I detailed that sleepover with the hot guy who claimed not to like condoms (don’t worry, I didn’t let him get away with it). I confessed my insecurities about my vagina around the time of the advent of labial plastic surgery. I admitted to some racy sexual fantasies—a piece that was met with, shall we say, plenty of enthusiasm by the guy I was then dating.
And—oops—there there I went again, using my sex life as essay fodder. But around here, we like to think such self-revelation is all in the name of the greater good: That condom bit illustrated a growing disrespect for those invaluable little pieces of latex. My vagina monologue shed light on a common fear among women that needed to be addressed. And those racy fantasies? Well, the whole point was that women shouldn’t be ashamed of their sexuality, and there were indications that pop culture was becoming more accepting (if still not accepting enough) of such.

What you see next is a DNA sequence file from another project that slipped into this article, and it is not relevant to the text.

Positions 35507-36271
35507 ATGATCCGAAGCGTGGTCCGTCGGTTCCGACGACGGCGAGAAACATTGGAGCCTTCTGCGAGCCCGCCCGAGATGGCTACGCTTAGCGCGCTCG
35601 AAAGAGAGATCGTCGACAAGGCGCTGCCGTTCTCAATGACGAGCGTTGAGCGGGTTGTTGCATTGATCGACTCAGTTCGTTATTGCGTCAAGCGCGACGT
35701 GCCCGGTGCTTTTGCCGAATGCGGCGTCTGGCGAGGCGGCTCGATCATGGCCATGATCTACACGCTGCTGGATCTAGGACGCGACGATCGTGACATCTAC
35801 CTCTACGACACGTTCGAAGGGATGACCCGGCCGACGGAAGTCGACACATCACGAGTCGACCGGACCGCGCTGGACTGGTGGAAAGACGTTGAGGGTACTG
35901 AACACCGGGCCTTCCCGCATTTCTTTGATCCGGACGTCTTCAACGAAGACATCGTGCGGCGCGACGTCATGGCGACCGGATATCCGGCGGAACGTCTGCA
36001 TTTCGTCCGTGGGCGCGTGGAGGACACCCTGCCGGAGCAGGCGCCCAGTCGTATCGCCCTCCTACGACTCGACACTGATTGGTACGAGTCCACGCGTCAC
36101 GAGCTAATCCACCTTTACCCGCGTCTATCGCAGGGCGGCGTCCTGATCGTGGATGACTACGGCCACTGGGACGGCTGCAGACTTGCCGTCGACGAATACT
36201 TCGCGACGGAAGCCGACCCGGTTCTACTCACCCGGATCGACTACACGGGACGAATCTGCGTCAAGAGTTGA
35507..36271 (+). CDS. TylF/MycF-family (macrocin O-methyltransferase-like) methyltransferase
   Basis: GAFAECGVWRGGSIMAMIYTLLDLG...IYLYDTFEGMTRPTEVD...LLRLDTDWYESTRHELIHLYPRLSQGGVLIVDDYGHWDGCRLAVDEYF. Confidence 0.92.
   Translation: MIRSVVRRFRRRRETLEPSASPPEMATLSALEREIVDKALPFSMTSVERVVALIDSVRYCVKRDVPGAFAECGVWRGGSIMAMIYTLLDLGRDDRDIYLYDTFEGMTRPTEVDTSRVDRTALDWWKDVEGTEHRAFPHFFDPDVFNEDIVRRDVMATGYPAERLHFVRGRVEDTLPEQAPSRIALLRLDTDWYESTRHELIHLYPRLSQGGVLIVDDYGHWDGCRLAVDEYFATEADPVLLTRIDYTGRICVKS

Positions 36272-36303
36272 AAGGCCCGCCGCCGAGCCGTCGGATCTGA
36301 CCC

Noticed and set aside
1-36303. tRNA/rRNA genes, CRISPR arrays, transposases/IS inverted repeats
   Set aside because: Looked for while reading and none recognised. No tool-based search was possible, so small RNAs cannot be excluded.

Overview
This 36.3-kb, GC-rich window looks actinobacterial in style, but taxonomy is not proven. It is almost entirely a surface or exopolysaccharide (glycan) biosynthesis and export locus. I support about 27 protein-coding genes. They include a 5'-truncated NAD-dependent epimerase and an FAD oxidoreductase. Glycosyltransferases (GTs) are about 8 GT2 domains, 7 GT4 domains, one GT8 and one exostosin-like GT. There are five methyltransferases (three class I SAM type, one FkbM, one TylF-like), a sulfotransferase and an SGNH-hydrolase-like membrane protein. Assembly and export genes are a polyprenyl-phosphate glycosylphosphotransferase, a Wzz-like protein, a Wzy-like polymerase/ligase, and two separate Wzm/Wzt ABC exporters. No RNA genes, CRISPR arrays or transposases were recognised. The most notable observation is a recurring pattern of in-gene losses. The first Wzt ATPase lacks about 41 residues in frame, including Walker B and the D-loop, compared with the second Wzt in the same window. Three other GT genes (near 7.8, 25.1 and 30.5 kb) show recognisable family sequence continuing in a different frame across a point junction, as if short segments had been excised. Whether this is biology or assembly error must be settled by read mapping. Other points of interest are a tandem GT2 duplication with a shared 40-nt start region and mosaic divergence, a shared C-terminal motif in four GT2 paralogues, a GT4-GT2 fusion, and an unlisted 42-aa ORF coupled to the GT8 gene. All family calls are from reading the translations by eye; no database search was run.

But when does sex writing cross the line into the kind of tawdry self-exploitation that’s just one more way of using your body to get ahead? With more and more journalists losing jobs every day, good sex writers have been among the first to go—and that makes me a little nervous that we’ll be getting more of the latter. With lots of hot young J-school grads—most of whom are female—flooding the market in search of jobs that don’t exist, will more of them be turning to the kind of confessional “reporting” that gets a girl noticed for something other than her sharp interviewing skill and her analytical know-how?